Officer Jones was interviewed by the two internal affairs investigators. He said that he did not know anything about why Officer Johnson originally stopped the vehicle. He said he heard Officer Johnson order the subject driver to submit to being handcuffed and the driver refused. He then saw Officer Johnson step forward and strike the driver with an open hand. Finally, Officer Jones said that he heard Officer Johnson ask Officer Smith to take the photograph. Officer Jones said that he thought the photograph was a bad idea but that he did not report the taking of the photograph to anyone in the Happytown Police Department.
Officer Mrs. Johnson was interviewed by the two internal affairs investigators. Claiming marital privilege, she refused to answer any questions about the incident. The subject driver and passenger were both interviewed by the two internal affairs investigators. The driver said that
Officer Johnson had slapped him and the passenger said that she saw Officer Johnson slap the driver.
The internal affairs investigators requested to interview Officer Johnson a second time. During this interview, Officer Johnson admitted that he initially thought he recognized the driver of the vehicle as his sister’s boyfriend and believed, based on information he’d received from his sister, that the driver might have narcotics in the vehicle.
Officer Johnson said, however, that had his computer search not turned up the suspended license, he would not have stopped the vehicle. He acknowledged that he acted inappropriately in his “snuffleupagus” comment but had asked the subject passenger if she was pregnant because he was legitimately concerned about her safety/the safety of the baby if she were to be taken into custody. Officer Johnson insisted that he did not intentionally strike the subject driver but was simply reaching for his shoulder to secure him, after the driver refused to submit to handcuffs and that this was a maneuver Officer Johnson had used several times.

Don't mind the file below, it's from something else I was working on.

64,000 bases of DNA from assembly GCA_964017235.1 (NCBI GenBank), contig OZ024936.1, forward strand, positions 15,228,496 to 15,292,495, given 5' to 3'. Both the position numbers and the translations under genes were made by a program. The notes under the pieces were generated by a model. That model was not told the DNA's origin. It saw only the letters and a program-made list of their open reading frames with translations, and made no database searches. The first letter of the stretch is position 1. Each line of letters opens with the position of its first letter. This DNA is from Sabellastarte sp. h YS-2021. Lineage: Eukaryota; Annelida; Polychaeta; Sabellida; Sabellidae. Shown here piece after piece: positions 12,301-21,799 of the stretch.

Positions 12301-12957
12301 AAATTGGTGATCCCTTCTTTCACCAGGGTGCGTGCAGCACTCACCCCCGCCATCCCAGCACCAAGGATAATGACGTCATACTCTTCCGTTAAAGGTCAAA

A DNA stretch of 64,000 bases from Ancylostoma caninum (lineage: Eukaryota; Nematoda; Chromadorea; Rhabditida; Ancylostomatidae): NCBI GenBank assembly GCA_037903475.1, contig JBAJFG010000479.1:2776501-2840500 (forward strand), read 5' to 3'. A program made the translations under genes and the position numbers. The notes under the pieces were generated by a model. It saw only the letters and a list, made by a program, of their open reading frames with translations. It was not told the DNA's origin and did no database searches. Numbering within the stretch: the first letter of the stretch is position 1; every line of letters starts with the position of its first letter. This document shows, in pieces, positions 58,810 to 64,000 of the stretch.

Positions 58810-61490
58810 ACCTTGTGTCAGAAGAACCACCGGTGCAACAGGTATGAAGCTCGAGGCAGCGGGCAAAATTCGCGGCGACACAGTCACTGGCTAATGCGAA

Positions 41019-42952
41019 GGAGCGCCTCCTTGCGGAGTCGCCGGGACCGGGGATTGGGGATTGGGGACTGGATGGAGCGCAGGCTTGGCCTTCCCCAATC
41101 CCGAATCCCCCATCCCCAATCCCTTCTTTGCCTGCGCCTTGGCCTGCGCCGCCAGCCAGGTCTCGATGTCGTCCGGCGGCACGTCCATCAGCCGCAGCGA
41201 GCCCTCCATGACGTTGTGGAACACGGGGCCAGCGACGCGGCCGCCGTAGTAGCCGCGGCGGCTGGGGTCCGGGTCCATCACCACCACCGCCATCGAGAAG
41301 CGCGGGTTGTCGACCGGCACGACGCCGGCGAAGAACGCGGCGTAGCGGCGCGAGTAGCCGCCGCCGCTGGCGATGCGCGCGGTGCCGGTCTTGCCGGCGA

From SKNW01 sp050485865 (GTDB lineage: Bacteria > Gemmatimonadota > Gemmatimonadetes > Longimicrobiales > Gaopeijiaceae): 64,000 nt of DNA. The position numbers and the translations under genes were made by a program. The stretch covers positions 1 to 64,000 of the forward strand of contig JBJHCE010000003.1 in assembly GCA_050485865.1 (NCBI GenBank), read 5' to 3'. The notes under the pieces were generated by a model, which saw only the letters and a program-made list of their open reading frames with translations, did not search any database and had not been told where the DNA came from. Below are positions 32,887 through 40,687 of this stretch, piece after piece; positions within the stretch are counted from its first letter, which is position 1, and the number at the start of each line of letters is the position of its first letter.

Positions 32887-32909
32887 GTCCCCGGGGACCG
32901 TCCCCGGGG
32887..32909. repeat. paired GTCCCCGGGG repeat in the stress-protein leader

However, Officer Johnson agreed that it was possible that in reaching for the driver’s shoulder, he could have unintentionally made contact with the face, but really did not believe this is what happened. Finally, Officer Johnson maintained that he still didn’t really remember whose idea it
was to take the photograph but that he could have been the one who asked for the photograph to be taken. He agreed that the photograph was in poor taste. Finally, Officer Johnson continued to insist that he had written his report from scratch and did not copy another report from a previous incident.
The Adverse Action
On or about December 31, 2014, Officer Johnson was served with a Notice of Adverse Action charging him with:
(c) Inexcusable neglect of duty
(e) Discourteous treatment of the public or other employees
(f) Willful disobedience
(g) Sexual harassment under the Department’s “no tolerance” policy
(h) Improper use of computer criminal justice information
(h) Other failure of good behavior
The Notice proposed termination, largely based on progressive discipline regarding the sexual harassment charge and dishonesty regarding whether Officer Johnson struck the subject driver. The Happytown Police Department Disciplinary Review Board was split on the discipline, with two members voting for a maximum suspension under the terms of the MOU and three members voting for termination. Happytown Police Chief C.R. Marion signed off on termination.
On or about January 21, 2015, Officer Johnson participated in a Skelly hearing before Chief Marion. Officer Johnson acknowledged his wrongdoing but insisted that he had never been dishonest. He requested a suspension or even a demotion.
On or about January 24, 2015, Chief Marion upheld Officer Johnson’s termination. Officer Johnson has appealed his discipline to the Happytown Personnel Board under the terms of the MOU and the Happytown Personnel Code.